Hermodorus (Greek: Ἑρμόδωρος), an Ephesian who lived in the 4th century BC, was an original member of Plato's Academy and was present at the death of Socrates. He is said to have circulated the works of Plato (combined Socratic tenets with the Eleaticism of Parmenides), and to have sold them in Sicily. Hermodorus himself appears to have been a philosopher, for we know the titles of two works that were attributed to him: On Plato (Greek: Περὶ πλάτωνος), and On Mathematics (Greek: Περὶ μαθημάτων).

A.E. Taylor says:

Hermodorus, an original member of Plato's Academy, stated that for the moment the friends of Socrates felt themselves in danger just after his death, and that Plato in particular, with others, withdrew for a while to the neighbouring city of Megara under the protection of Euclides of that city, a philosopher who was among the foreign friends present at the death of Socrates and combined certain Socratic tenets with the Eleaticism of Parmenides.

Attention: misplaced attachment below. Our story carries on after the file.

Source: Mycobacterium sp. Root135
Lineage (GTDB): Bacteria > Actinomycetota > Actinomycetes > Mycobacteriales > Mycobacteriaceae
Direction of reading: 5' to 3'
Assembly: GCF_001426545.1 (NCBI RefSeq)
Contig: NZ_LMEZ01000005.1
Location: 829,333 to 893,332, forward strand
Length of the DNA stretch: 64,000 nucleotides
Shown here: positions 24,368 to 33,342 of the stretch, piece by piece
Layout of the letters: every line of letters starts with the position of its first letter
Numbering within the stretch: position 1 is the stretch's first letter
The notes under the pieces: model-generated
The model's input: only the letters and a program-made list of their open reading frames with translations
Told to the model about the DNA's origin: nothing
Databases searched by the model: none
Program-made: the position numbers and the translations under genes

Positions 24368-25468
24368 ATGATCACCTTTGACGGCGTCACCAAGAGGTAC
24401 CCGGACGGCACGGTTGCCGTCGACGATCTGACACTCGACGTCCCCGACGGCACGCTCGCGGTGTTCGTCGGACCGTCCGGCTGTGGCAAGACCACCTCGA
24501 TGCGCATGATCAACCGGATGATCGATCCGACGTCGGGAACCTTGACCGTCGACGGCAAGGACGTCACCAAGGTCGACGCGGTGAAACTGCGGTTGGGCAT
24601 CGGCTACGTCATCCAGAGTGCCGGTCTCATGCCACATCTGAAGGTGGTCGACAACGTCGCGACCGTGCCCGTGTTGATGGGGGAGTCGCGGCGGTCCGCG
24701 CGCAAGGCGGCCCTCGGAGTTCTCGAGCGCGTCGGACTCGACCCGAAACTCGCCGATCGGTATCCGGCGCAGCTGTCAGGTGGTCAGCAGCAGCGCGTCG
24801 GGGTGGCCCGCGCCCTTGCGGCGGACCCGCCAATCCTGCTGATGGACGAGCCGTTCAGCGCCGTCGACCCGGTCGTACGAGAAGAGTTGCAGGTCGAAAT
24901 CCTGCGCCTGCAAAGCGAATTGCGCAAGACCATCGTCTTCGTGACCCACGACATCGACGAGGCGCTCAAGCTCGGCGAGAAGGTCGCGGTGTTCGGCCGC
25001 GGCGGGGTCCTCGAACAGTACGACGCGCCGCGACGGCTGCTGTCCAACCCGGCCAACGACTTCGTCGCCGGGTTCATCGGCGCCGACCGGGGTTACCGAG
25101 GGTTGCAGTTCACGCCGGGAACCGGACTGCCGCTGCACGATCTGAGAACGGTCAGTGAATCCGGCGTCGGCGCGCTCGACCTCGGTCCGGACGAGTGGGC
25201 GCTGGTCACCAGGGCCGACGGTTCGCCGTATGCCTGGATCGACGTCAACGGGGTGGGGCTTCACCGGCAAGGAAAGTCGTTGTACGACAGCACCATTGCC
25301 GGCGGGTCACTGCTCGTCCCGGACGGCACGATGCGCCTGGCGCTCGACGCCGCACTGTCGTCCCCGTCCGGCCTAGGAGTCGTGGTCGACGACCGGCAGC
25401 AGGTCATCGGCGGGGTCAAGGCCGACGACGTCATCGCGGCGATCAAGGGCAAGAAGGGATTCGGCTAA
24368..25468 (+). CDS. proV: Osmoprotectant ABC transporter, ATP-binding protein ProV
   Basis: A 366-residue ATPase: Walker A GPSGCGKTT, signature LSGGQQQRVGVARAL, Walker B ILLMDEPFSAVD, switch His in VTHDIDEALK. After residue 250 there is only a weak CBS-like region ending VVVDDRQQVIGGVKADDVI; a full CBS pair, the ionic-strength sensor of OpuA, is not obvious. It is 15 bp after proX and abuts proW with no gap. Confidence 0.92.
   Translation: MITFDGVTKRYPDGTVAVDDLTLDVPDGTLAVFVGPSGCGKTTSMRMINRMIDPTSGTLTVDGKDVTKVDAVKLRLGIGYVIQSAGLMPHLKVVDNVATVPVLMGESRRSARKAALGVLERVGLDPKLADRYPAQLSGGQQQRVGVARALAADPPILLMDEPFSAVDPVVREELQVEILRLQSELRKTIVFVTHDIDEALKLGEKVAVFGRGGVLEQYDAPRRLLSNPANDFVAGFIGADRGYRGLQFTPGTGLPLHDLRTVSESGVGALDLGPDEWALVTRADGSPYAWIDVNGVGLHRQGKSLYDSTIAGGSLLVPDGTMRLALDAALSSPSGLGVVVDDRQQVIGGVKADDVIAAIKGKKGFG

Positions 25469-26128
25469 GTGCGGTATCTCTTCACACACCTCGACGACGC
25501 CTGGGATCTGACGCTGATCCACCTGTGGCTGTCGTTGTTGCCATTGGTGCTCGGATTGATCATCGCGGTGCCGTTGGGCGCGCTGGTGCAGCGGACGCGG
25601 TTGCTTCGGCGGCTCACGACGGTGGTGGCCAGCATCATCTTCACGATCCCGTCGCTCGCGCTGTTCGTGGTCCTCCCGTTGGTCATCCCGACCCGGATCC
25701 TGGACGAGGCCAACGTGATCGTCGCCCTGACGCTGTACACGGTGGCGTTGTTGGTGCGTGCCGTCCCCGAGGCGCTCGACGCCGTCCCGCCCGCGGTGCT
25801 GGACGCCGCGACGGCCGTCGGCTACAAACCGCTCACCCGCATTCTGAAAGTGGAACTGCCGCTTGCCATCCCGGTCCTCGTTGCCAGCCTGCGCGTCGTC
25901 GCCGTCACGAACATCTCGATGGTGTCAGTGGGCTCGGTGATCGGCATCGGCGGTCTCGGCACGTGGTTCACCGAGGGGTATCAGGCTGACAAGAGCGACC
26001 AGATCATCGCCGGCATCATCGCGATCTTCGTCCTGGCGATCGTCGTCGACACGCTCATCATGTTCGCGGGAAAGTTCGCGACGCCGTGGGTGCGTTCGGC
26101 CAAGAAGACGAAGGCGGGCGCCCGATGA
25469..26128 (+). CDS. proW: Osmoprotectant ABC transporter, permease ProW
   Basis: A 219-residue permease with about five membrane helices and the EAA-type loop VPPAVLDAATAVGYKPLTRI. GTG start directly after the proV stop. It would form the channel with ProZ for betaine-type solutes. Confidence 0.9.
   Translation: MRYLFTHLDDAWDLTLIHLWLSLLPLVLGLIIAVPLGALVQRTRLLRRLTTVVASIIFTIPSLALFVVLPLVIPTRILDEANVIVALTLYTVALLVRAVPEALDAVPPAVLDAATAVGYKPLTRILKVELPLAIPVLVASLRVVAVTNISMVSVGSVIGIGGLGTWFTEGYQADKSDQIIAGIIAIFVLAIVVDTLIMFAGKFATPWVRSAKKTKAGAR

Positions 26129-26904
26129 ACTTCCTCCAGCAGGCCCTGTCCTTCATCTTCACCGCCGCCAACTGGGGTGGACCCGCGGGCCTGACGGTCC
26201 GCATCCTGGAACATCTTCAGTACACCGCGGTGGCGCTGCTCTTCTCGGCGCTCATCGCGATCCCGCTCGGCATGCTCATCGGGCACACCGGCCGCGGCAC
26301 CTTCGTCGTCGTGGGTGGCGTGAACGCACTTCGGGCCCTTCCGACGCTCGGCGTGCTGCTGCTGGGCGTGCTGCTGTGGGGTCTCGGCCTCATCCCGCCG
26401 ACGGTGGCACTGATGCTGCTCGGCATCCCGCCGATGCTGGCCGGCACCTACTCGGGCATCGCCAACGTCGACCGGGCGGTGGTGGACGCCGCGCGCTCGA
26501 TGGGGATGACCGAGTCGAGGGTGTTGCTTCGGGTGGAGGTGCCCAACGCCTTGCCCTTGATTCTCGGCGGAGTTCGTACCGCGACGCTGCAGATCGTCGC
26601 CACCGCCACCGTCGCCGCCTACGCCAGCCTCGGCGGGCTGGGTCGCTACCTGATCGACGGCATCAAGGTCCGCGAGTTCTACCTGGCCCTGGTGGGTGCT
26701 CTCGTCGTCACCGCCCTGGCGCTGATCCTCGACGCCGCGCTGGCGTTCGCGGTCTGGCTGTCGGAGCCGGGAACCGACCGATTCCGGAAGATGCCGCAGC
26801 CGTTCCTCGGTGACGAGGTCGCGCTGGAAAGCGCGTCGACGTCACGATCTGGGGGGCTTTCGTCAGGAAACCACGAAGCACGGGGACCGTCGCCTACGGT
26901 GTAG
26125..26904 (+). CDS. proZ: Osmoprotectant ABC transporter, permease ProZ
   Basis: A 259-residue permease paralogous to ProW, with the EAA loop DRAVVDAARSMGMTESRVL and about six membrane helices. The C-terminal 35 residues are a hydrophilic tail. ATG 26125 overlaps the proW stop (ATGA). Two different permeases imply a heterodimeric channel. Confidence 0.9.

1. ^ Bywater, translated by Patrick (1889). The Fragments of The Work of Heraclitus of Ephesus on Nature. Baltimore: N. Murray. p. 110.
  2. ^ a b c Taylor, A. E. (1955). Plato The Man and His Work. London: Methuen & Co. Ltd. p. 4.
  3. ^ Suda, Hermodoros; Cicero, ad Atticum, xiii. 21.
  4. ^ Cf. Diogenes Laertius, Prooem. 8; ii. 106; iii. 6

 This article incorporates text from a publication now in the public domainSmith, William, ed. (1870). "Hermodorus (2)". Dictionary of Greek and Roman Biography and Mythology.

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